deatonstreet/flickr
What could this mean for architects? While many architects design lavish, over-scaled homes, speculative builders, who rarely employ architects, dominate the McMansion segment of the market. Architects have for the past twenty years, been increasingly designing mixed-use buildings and districts, as well as compact, urban, and green projects. So it seems logical, then, that developers who are looking to salvage their unfinished subdivisions or respond to future demand may give enterprising architects a fresh look.

Hope for Housing (Update: And Carrión)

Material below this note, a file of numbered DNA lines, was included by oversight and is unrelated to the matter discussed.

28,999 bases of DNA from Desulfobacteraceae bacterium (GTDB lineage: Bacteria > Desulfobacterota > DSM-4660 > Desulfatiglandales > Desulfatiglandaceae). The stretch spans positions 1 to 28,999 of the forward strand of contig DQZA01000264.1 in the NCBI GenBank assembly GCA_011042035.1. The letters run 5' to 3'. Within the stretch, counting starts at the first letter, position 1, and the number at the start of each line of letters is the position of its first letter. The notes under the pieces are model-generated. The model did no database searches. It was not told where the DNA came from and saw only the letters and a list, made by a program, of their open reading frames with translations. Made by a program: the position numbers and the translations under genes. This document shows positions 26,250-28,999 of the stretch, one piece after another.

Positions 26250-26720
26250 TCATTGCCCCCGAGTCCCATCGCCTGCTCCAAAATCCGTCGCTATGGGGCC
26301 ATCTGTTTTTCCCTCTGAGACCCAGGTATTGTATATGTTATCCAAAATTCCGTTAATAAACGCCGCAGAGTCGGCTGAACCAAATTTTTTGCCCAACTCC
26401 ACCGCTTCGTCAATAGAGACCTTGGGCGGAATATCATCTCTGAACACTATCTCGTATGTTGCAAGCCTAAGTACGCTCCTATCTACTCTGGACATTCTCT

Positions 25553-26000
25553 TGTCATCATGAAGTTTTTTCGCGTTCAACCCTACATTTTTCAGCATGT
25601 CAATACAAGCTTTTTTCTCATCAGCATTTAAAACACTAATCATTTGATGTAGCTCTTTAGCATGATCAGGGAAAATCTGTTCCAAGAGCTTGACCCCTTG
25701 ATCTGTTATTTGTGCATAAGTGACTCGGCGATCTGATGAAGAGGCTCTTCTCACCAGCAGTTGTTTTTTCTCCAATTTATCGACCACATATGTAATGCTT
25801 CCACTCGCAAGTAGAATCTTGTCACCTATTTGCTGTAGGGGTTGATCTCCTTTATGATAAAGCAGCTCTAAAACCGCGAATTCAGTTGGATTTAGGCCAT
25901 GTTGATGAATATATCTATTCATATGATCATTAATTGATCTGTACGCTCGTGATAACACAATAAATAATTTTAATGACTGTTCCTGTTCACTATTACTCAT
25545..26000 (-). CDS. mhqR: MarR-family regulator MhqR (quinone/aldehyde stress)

President-elect Barack Obama named Shaun Donovan, chair of the city's Department of Housing Preservation and Development (HPD bio), to serve as his Secretary of Housing and Urban Development. The announcement came during his weekly web-address: AN had heard from a number sources that Donovan--an outside candidate--had taken a month off in late October and early November to prepare a white paper on affordable housing for the Obama campaign, though HPD did not return numerous calls seeking confirmation on this or his possible nomination. Well, now it's official. If confirmed, Donovan will be returning Washington, where he served as Deputy Assistant Commissioner for Multi-Family Housing in the Clinton Administration. A graduate of Harvard, Donovan has been acclaimed for his work on the mayor's New Housing Marketplace plan, which seeks to create 165,000 affordable units over a decade through construction and preservation. Get acquainted with the appointee's thoughts on housing policy, which AN published after a chat with Donovan last year. Update: Both Posts--that being The New York Post and The Washington Post--are reporting that Bronx Borough President Adolofo Carrión Jr. will serve as Director of Urban Policy for the Obama administration. The Bronx Beep had been also in the running for the HUD position, though whether he has been awarded a greater or lesser prize remains to be seen as the exact mandate of directorship has yet to be laid out by the administration, as we reported. Carrión is less known for his work on land-use issues than his compatriots in Manhattan and Brooklyn--partly a result of the relative levels of development in each borough--though the Baychester-raised Bronxite did receive a masters in planning from Hunter, according to his official biography, followed by stints at the Department of City Planning, Bronx CB5, and local non-profit developer Promesa before he moved to City Council and then the borough presidents office. Politco points out that the number of New Yorkers in Obama's cabinet is beginning to rival the number of Illini there, which hopefully means the Feds will stop ignoring the city as it has in the past.